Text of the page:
This artist – who has successfully avoided public recognition and exhibits only rarely – has decided to bring to Berlin his highly personal interpretation of the Ten Commandments. Reisenauer has taken these basic rules for Jews and Christians (as contained in the Catholic catechism) and transformed them in his image, knocked them from the diction of church language and down to the ground of his reality: God appears as Superman, divine punishment falls upon a desolate suburban street, graffiti artists spray-paint a Jesus fish on the hood of a car, a legless mother has been taken on an outing in her wheelchair; we see evidence of suicide (far more common than murder), a slightly vulgar drawing of a penis attacking Venus, a black hand painted on the wall of a ransacked house, a skull that looks as if it has been pulled from a mass grave, its mouth grown shut, a woman depicted as a childishly gussied up and romantically enamored monkey, and superhumanly oversized mafiosi who remain unseen by passers-by. When asked where why he felt the need to confront these two traditional Christian subjects, Pavel Reisenauer says: “Because in the end I am a Christian, primarily one in a tight spot.”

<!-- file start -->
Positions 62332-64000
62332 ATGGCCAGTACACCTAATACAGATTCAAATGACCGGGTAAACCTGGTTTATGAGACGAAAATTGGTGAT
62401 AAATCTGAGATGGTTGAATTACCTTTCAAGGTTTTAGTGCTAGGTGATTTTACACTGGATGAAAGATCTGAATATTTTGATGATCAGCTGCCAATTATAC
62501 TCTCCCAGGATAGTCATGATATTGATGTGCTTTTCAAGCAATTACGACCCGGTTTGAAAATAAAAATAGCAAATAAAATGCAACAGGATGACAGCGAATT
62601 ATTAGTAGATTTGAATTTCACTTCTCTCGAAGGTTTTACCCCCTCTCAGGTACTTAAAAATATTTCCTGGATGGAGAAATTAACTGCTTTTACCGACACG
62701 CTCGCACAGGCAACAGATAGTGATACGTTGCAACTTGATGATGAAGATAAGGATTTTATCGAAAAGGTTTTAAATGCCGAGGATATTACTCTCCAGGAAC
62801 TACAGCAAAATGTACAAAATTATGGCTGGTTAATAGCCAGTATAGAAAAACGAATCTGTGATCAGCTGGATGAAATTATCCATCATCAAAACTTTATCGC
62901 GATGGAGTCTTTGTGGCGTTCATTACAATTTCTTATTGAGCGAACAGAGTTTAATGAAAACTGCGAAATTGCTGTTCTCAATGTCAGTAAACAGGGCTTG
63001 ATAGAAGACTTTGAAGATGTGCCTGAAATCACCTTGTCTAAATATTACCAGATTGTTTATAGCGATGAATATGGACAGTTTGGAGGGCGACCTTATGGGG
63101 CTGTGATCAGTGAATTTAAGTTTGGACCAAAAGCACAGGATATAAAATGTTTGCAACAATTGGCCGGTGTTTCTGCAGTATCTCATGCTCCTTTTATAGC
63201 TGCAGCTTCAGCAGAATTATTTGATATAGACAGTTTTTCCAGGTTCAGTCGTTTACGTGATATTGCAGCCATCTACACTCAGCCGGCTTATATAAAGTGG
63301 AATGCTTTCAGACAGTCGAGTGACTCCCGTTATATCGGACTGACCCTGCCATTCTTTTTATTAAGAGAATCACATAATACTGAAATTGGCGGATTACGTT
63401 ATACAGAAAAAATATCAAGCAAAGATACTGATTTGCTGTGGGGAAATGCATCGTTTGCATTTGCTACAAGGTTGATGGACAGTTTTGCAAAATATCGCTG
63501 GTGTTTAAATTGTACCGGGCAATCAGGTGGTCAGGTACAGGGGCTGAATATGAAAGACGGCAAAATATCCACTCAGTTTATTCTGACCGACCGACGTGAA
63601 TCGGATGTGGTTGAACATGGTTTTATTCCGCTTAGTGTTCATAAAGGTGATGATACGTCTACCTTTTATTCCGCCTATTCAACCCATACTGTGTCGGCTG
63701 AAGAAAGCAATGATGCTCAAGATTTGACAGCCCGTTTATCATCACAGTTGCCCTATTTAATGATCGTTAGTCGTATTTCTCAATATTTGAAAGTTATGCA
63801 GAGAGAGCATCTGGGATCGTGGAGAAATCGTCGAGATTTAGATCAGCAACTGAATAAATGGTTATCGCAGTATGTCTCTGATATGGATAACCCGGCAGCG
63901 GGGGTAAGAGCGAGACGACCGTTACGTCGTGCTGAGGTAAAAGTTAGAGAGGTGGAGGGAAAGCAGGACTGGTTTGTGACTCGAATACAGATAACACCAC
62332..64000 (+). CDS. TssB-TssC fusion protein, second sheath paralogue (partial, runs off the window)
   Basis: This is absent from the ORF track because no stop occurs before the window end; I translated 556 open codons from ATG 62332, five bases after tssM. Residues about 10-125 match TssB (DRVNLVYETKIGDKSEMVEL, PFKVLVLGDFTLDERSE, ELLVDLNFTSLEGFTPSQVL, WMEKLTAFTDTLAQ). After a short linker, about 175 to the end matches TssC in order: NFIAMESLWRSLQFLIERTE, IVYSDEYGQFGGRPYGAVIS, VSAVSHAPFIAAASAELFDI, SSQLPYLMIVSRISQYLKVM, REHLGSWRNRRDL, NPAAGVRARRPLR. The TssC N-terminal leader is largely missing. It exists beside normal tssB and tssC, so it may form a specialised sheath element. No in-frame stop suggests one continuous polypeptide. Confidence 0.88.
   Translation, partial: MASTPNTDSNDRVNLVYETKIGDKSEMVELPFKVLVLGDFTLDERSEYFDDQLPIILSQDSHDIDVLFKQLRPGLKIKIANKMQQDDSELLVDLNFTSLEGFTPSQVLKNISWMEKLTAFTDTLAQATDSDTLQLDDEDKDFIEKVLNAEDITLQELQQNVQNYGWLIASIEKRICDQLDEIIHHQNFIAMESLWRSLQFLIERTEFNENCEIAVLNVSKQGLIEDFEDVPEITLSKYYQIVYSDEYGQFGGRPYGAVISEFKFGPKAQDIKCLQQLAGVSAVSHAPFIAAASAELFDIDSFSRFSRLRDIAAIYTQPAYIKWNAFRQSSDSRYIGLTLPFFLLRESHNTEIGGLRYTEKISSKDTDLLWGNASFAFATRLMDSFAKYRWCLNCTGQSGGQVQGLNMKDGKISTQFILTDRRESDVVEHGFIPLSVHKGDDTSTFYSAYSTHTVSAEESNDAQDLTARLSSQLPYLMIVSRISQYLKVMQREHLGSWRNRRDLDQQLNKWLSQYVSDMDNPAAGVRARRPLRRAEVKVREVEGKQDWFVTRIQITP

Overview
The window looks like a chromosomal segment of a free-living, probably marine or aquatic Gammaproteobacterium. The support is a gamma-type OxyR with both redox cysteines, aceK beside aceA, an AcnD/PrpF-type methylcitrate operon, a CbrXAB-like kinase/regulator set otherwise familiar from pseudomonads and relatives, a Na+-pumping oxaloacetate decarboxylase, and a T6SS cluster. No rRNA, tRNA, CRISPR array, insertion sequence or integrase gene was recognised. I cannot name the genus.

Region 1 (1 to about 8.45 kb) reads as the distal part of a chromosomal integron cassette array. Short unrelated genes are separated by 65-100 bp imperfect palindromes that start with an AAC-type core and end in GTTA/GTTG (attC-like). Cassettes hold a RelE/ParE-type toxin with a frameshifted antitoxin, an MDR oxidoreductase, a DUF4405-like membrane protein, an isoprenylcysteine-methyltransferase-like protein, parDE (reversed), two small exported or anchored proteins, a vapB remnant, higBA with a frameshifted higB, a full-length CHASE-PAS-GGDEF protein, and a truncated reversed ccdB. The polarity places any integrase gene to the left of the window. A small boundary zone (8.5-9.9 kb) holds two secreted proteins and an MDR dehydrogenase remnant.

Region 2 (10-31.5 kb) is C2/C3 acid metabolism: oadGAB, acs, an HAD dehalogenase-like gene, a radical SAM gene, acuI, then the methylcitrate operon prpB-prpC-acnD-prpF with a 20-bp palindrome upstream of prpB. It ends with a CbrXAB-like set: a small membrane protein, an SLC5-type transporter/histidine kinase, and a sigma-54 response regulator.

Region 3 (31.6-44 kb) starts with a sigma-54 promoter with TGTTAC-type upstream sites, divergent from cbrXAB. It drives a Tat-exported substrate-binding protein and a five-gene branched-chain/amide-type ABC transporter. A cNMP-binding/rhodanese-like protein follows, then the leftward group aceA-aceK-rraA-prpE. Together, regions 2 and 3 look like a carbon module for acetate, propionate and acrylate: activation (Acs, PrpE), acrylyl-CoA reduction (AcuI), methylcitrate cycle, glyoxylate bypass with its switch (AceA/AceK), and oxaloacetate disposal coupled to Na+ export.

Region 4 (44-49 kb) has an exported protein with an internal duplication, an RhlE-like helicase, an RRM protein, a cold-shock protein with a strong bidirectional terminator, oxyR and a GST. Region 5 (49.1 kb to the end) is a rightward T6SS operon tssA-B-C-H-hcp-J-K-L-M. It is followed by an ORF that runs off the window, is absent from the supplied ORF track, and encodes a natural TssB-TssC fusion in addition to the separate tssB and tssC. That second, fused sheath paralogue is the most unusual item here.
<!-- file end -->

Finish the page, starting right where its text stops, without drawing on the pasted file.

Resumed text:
At this exhibition, Reisenauer will present his latest as-yet-unexhibited series, The Seven Deadly Sins. Here, Reisenauer focuses his critical and ironical gaze on himself. The theme required a more simplified approach as compared to the previous series: the square-format paintings are made in black on a white background, emphasized at most with foreboding details in a devilish red that is the only similarity with the previous series. With just one exception, the digital images’ main subject is the artist himself. His figure, accompanied by just its shadow, moves through a space without background, accompanied only by symbols or attributes of the relevant sin: a proud magician (more like a con-artist juggler of nothingness in a raggedy bathrobe and worn t-shirt); a harried money-chaser; a dreamer drooling for things he doesn’t have; an unhappy and not too attractive lecher with a strangely non-prurient expression; a drunkard who has been transformed into his bottle; a raffish loner and implacable ironist within whom pride struggles with insecurity and mystical faith with disillusionment, skepticism and resignation: the final image shows him in the position that he himself would probably like to adopt forever.


By Ivan Mečl (the ugly parts) and Olga Sixtová (the nice parts)


Pavel Reisenauer in Umelec magazine

Pavel Reisenauer in Divus Pragerkabarett

Life After Death